Step 6: Sand, Paint, Poly Spray, and/or Modge Podge to Strengthen

These will be delicate when you first begin working with them, and if you have any weak areas that you place pressure upon, they may break. I did end up with some broken pieces due to spreading the cement too thin in areas. Basically, tread lightly when you first handle them.

I did sand out my edges slightly with a very fine sandpaper that required very little pressure. And then decided I wanted to paint mine for added color and texture for both indoor and outdoor use. I used a variety of techniques as seen in the photos and then finished it with a layer of Modge Podge for added outdoor protection. It wasn’t until after I spread my first layer that I realized I grabbed the wrong bottle, so it ended up with a second coat of Modge Podge Outdoor.

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What to remember:

Of course these are all optional steps, but they do help strengthen and protect your project. You can easily use clear coats if you want a more natural color. I would like my raw form to an unfired piece of ceramic, and my final painted and protected form to more of a finished ceramic piece.

Step 7: Enjoy!

I decided to further my creativity with these, and ended up using them both within the house and outdoors on the patio and within my flower pots. When forming these molds you could easily leave an opening for solar lighting options as well, or even enclose fairy lights within.

Pouring Your Own Molds

When pouring a mold you can easily use either concrete or cement. Cement will create a smoother surface, whereas concrete will have a slightly roughed out and textured surface due to the added sand and gravel found within.

As mentioned, you can use just about any smoothly surfaced container that you feel you could easily slide a hardened form out of. I chose to use small paper drinking cups to try this technique out and was very happy with the results. I actually preferred the concrete versions of these over the cement ones as I felt they leveled out on the surface better and were more interesting to work with. Remember, you will need your mold to hold the overall shape, as well as molds to create places for your candles to sit in. The bottoms of cups are excellent choices for this.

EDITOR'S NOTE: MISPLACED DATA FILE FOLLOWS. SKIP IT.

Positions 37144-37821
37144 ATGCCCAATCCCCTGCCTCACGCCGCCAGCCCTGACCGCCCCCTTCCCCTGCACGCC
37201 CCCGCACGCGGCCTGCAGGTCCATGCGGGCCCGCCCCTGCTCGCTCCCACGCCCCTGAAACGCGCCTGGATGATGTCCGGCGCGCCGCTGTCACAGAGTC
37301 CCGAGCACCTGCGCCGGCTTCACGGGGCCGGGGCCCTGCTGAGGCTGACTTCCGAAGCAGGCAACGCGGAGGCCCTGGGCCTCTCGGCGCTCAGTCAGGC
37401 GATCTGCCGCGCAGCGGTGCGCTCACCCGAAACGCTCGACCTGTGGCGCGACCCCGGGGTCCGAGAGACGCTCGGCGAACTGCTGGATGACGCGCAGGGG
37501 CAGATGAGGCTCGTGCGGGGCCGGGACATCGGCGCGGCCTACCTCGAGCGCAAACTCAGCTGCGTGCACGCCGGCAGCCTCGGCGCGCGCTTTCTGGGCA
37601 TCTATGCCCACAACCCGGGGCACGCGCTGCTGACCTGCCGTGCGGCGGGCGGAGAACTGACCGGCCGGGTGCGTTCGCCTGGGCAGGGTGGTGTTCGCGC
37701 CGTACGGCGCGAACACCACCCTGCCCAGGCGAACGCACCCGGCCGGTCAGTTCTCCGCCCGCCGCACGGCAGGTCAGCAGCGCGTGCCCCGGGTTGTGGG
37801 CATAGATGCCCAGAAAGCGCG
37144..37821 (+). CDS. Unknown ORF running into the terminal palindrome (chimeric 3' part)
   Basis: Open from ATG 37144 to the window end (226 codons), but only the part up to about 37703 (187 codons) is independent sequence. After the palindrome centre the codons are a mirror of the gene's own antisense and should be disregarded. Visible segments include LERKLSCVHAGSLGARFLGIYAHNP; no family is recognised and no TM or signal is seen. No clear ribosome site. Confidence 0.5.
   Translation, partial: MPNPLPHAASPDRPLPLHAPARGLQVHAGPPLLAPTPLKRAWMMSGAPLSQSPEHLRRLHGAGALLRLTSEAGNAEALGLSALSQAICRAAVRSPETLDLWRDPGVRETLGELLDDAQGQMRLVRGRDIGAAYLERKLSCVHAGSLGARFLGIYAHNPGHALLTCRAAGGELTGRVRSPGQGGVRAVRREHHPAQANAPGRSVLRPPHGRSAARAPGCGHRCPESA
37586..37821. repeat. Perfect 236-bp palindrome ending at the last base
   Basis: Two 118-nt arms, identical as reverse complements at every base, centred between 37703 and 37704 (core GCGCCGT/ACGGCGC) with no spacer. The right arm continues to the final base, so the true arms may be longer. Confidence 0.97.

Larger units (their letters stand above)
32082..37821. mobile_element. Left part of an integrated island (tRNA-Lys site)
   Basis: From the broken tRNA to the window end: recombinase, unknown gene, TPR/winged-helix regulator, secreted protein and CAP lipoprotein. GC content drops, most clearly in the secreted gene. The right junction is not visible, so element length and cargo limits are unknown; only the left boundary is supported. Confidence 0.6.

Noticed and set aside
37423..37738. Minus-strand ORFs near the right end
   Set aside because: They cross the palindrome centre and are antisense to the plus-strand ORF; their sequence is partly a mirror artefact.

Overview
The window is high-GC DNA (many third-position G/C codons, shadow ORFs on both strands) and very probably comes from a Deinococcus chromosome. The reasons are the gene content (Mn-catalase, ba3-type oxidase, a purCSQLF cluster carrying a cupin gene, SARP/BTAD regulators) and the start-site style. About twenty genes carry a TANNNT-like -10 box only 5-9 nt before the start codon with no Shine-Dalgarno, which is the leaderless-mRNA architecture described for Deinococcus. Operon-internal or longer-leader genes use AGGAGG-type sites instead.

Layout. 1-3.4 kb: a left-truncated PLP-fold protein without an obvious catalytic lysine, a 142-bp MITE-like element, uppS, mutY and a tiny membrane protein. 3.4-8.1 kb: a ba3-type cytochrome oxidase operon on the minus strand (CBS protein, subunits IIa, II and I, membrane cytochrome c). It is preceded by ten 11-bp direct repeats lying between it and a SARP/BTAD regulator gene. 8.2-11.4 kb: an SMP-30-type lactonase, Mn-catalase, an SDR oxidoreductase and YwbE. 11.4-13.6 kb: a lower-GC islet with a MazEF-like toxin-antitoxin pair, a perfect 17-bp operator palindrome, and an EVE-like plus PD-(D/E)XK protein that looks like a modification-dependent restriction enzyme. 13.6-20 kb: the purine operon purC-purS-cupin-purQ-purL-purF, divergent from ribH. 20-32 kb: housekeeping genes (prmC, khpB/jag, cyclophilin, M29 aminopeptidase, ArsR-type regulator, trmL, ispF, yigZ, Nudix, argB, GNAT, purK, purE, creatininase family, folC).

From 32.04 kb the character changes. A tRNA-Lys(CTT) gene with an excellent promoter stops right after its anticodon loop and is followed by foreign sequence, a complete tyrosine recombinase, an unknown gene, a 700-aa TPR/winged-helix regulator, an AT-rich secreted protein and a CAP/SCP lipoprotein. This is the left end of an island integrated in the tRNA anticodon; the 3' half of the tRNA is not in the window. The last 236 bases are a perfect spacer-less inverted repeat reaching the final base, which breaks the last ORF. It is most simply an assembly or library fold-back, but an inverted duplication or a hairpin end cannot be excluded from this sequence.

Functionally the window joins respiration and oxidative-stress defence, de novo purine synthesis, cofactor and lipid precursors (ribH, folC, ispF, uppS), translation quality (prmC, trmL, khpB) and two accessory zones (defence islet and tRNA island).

To get started with this, mix your concrete or cement with water to create a more pourable substance. This shouldn’t be watery, but you don’t really want it to be able to hold together on its own.

Step 1: Spray your molds with cooking spray

If you spray your molds with cooking spray, then you can more easily remove them from the dried substance you chose to use. This is especially useful if you decide to use any glass, or plastic bowl molds, or larger pieces that would not peel or be able to be cut off.

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What to remember:

Spray, then wipe it over the surface, and spray again to ensure you get a full coverage.

Step 2: Pour your substance

Pour your cement or concrete in, leaving a gap at the top for when you put your candle mold shape in. If you feel you got too much water in it, don’t worry unless it is really watery as it will evaporate as it dries anyway. If you feel it is too watery, just add a little more mix.

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What to remember:

Be sure to tap out your molds to get all the air bubbles out. I simply tapped the entire thing on the top of the table until the surface showed smooth and even.

Step 3: Spray bottom of rest of mold and set

Now, spray the bottom of the molds you are using to create the candle holder. For tea light, small paper drinking cups make excellent choices for this, but you can use anything you want to fit the size candles you plan on using.